So how do we create teams to support Marketing at Retail projects that become winning case studies rather than road kill? Here are some insights from a battle-scarred veteran:
Determine the project’s goal. You can’t have the right team if you don’t know what the intent of the project is. If you don’t have a clear idea of what it is you seek to accomplish, go find the experienced outside help to get you there.
Pick the right leader. To support the initiative’s goals, the leader must be seasoned, savvy, impartial to individual agendas, open minded, willing to innovate and empowered. Most importantly, make sure this person knows what they’re doing. Don’t make the mistake of letting an internal individual or outside vendor smokescreen their way into the seat unless they have the proven skills to be there. You’ll pay for it dearly in the end.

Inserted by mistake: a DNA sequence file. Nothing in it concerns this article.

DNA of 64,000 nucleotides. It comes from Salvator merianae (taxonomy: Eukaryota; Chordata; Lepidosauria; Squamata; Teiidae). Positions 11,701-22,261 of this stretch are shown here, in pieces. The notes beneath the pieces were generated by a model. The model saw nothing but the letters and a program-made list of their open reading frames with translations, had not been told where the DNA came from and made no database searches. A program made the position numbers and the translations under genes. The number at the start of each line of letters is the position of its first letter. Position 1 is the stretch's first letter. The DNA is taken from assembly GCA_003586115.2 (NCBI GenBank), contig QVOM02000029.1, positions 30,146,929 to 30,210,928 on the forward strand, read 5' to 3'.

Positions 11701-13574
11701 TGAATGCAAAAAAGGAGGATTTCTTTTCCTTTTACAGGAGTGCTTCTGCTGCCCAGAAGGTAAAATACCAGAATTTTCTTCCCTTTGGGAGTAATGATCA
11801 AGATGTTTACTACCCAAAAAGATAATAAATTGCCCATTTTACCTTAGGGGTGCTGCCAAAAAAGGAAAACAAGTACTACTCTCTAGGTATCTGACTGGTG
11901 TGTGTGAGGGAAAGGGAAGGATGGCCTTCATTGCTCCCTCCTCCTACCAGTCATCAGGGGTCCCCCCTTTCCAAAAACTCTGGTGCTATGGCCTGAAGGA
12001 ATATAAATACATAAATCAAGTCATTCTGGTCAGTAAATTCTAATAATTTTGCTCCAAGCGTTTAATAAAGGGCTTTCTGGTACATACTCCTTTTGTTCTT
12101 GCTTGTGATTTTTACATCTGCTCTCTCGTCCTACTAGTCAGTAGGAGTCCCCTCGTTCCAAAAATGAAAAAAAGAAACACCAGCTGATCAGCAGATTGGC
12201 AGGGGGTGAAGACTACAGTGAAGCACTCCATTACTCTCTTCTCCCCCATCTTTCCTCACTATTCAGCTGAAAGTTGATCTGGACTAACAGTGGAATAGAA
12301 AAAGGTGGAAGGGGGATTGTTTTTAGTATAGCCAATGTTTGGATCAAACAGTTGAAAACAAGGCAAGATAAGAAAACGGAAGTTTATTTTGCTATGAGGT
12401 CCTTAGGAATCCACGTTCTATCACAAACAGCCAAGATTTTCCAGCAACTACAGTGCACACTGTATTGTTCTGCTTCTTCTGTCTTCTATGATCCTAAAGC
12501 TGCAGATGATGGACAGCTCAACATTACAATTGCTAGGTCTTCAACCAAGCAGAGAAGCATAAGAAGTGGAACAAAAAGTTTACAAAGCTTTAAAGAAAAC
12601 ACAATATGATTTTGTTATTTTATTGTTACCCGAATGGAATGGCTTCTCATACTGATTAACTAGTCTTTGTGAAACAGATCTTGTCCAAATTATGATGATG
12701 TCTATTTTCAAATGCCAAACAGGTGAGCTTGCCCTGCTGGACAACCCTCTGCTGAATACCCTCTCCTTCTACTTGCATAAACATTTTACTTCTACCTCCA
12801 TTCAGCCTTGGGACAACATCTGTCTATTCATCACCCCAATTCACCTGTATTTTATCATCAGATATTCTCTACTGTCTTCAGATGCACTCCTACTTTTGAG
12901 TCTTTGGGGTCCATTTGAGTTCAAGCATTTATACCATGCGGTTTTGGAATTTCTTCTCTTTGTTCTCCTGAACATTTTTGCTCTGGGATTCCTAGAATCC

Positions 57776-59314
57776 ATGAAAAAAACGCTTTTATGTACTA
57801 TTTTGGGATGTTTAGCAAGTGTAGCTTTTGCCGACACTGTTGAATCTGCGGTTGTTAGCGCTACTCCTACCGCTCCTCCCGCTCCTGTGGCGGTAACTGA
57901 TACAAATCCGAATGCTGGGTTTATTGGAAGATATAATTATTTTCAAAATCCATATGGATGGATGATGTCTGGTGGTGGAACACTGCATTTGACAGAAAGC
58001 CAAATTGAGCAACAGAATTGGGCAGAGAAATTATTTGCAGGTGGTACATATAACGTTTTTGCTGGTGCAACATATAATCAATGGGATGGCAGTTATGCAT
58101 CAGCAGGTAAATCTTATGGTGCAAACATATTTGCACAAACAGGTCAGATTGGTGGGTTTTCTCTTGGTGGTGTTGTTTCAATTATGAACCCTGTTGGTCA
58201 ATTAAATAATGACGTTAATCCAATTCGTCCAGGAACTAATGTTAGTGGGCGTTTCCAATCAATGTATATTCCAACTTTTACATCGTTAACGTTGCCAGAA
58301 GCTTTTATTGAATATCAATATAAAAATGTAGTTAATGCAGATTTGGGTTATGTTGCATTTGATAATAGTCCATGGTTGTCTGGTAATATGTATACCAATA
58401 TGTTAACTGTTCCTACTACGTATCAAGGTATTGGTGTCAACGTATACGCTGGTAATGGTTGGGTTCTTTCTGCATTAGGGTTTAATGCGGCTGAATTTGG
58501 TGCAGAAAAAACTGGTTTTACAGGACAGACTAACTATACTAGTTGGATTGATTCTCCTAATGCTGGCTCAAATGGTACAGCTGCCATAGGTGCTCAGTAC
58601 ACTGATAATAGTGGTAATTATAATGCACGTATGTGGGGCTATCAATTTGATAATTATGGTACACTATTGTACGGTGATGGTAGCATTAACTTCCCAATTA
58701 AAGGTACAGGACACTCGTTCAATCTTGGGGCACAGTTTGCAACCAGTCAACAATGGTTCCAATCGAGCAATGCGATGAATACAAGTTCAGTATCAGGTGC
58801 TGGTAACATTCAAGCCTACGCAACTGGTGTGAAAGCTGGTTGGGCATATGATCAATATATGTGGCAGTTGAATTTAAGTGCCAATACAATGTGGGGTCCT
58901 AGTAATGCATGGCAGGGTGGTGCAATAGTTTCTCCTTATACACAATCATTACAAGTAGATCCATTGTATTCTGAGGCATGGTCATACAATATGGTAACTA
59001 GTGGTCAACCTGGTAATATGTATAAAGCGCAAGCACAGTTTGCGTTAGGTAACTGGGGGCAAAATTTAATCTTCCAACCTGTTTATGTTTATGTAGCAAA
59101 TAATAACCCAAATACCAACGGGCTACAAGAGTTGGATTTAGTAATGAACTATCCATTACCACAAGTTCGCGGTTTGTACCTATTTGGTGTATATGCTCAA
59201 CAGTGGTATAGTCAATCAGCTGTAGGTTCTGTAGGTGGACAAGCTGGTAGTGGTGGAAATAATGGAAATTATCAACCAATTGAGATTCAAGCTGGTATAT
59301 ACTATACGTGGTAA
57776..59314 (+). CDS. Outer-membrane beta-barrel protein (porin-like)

Bring together the right team. To support the strategy, what team members—inside and outside of the organization—should be involved? Think about what skill sets could take the project from status quo to paradigm bending and staff the team accordingly. Every member doesn’t need to be part of every single step, but they can certainly add huge value during key phases.
Weed out the commercial salesmen. We learned when we started working with integrated marketing teams that no one is the best at everything, but many folks are very good at a few things. Staff your team accordingly and weed out the slick “one stop shop” pitches…if they were real the industry would be littered with rock star case studies. Same goes for any team members that operate as technology resellers; insist that they legally disclose any companies that they have revenue share ties with to ensure that you’re getting recommendations based on what’s best for the project.
Commit to “rules of engagement”. This may sound trite, but it’s not. Everyone needs to be clear on how the project is going to be run, expectations for member input and what will and will not be tolerated regarding behavior.